Saturday, February 20, 2010

Life Changes

My life has changed. In the past week, we officially found out our baby boy has severe allergies. It's something we've suspected for awhile, but I wasn't expecting them to be this significant and widespread. Keep in mind this is a breastfed 8 month old who has never eaten nuts, wheat, or eggs and has had a minimal amount of dairy and soy in his lifetime. We had noticed an extreme sensitivity to dairy and peanuts. The one time he reached his hand into his father's milk, he immediately broke out in a rash, and more recently, he was covered in red bumps after my husband and I ate chips cooked in peanut oil (I'm guessing some oil residue was transferred to his skin from our hands). He was having other sensitivities we just couldn't figure out, so last week we decided to take a trip to the allergist. They performed a basic blood test for childhood allergies. In infants, this testing is known for both true positives and false negatives, meaning if it tests positive it very likely is an allergy, but an allergy may also be present even if it comes back negative. The allergens in the blood are measured on a 0 to 6 scale. Zero means that not enough registered to detect an allergy. Three is a high allergy reading. Six is extremely high. Anything at a six is above numbers they count and is essentially off the charts. I was scared when I saw my baby's numbers ...

Soy 3 (high)
Eggs 3 (high)
Cats 3 (high)
Dogs 5 (very very high)
Peanuts 5 (very very high)
Dairy 5 (very very high)
Wheat 6 (extremely high)

For days after getting the test results, I was petrified, mad, and sad. Obviously, I'm worried about what would happen if my son accidentally ate one of these foods. The idea of losing him to something as simple as food absolutely breaks my heart. I'm mad that it's my son with these problems and that world is not conducive to someone with these types of dietary restrictions. I'm sad thinking about my little boy not being able to participate in regular kid activities like Halloween, birthday parties, or even eating school lunches and going to restaurants. I want to cry at the possibility of having to get rid of our three dogs. I've been so overcome by emotions, it's been hard to handle at times. Will my son be able to play safely on playgrounds with kids who've eaten PB or cheese sandwiches? Will we be able to fly on a plane without him breaking out on hives due to others munching on mini-bags of peanuts? Will we be able to keep our dogs without our child being miserable and sick? Is there even a place where he can be safe from his allergy triggers right now? I hope with all of my heart that my precious baby boy will outgrow this quickly and that we manage to keep him safe and healthy in the meantime.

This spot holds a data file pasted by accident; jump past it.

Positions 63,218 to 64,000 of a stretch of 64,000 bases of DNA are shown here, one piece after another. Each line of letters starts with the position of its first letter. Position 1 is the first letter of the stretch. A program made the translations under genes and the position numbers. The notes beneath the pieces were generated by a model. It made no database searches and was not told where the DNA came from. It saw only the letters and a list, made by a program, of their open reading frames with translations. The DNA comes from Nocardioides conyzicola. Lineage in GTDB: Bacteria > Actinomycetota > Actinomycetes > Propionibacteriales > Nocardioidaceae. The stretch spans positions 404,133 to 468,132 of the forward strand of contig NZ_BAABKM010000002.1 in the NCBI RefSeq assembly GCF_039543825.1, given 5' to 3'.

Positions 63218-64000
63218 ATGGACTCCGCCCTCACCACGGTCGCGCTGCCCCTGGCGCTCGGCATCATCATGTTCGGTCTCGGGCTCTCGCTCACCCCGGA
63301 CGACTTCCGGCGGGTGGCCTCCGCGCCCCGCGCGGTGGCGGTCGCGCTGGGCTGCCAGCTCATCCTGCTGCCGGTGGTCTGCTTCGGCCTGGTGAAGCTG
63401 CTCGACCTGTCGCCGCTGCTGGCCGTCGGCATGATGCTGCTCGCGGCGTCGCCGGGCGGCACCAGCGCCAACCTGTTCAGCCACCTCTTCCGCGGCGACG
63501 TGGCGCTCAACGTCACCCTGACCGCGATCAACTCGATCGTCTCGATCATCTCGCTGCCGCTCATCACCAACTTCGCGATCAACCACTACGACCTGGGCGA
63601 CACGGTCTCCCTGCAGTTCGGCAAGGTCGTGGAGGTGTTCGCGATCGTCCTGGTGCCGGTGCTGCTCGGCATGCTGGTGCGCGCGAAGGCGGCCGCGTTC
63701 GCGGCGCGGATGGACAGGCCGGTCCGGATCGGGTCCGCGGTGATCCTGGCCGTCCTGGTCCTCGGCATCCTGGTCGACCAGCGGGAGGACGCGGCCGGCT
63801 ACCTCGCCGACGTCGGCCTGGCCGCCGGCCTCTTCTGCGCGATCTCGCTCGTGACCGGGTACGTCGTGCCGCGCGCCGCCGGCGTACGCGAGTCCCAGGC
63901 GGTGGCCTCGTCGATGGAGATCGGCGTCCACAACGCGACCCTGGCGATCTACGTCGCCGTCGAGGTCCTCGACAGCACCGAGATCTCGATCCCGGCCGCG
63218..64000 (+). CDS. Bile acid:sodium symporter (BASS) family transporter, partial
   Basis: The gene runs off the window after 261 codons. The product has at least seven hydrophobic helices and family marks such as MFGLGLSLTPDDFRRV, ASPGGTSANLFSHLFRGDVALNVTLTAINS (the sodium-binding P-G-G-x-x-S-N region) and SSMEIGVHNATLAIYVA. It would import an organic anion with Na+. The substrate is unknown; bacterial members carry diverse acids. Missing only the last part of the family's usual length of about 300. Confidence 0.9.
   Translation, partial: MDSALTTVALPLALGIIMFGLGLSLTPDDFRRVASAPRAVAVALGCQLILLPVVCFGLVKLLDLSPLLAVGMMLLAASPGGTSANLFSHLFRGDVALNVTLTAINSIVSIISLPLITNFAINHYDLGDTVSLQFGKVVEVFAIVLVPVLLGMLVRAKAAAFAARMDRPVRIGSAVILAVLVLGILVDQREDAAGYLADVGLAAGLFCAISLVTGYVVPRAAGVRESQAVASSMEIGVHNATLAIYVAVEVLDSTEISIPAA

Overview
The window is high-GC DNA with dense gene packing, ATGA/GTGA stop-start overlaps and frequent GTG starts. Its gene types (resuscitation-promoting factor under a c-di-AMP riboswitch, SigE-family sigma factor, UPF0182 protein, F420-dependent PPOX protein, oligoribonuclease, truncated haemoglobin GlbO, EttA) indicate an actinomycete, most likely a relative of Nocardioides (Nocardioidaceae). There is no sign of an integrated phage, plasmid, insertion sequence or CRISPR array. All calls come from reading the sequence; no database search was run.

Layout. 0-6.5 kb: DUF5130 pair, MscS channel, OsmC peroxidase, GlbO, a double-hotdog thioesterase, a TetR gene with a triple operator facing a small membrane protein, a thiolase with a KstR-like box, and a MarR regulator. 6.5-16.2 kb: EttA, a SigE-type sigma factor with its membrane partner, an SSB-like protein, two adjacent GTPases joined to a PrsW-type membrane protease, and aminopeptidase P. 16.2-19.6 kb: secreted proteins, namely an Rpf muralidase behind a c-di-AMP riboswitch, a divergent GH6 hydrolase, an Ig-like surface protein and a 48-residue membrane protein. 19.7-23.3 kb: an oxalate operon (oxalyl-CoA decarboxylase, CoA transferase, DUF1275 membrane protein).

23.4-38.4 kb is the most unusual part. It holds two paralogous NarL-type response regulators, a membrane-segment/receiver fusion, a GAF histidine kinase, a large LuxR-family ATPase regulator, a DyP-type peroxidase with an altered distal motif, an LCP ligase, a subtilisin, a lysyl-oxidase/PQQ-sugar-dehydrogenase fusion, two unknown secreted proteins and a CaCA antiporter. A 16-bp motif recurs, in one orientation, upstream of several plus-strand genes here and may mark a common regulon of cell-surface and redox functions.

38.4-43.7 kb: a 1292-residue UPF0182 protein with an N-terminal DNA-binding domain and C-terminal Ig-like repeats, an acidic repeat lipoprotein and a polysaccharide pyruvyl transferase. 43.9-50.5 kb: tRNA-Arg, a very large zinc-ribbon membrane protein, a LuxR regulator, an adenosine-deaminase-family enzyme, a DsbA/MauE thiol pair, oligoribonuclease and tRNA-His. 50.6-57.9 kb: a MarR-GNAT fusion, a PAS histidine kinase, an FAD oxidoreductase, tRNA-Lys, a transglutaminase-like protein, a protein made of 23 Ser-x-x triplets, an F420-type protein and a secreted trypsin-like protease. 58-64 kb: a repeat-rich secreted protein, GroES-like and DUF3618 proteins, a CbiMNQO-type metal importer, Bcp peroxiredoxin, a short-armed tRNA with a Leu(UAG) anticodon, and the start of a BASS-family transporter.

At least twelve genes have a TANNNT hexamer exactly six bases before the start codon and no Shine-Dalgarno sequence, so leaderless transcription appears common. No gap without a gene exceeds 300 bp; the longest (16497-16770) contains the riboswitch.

The first step is for me to cut out the high allergy foods. I've been advised by the doctor to remove Eggs, Dairy, Nuts & Wheat from my diet. She was concerned about nutrition if I also cut out soy. For the moment, I'm avoiding soy based foods like soy milk, tofu, & veggie burgers, but I am ignoring soy in my diet when it is a minor ingredient. Legumes and seeds are close relatives of peanuts, so I'm consuming them with some care. The kid himself is still working on solids, so there isn't much to change for him. I just have to be very very careful about cross contamination in things like his grains. Apparently, it's not required that all food manufacturers print whether or not a food is handled in a facility that also handles typical allergen foods. That definitely needs to be changed.

When I first started this much neglected blog, it was with the intent of exploring veganism, vegetarian/vegan being a term formed from the word "vegetus". With the extreme dietary restrictions I'm now facing, I'm certain veganism will not be a good idea for us in the near future. Vegetarianism without veganism, technically speaking, is not even an option considering the required absence of dairy and eggs. However, when I reminded myself about the literal translation of "vegetus", it in fact means full of life and energy. Looking forward, I take these words to heart. Rather than dwelling on the negative, we will take on these challenges and move forward with the intent of living life to the very fullest. My son deserves nothing less.

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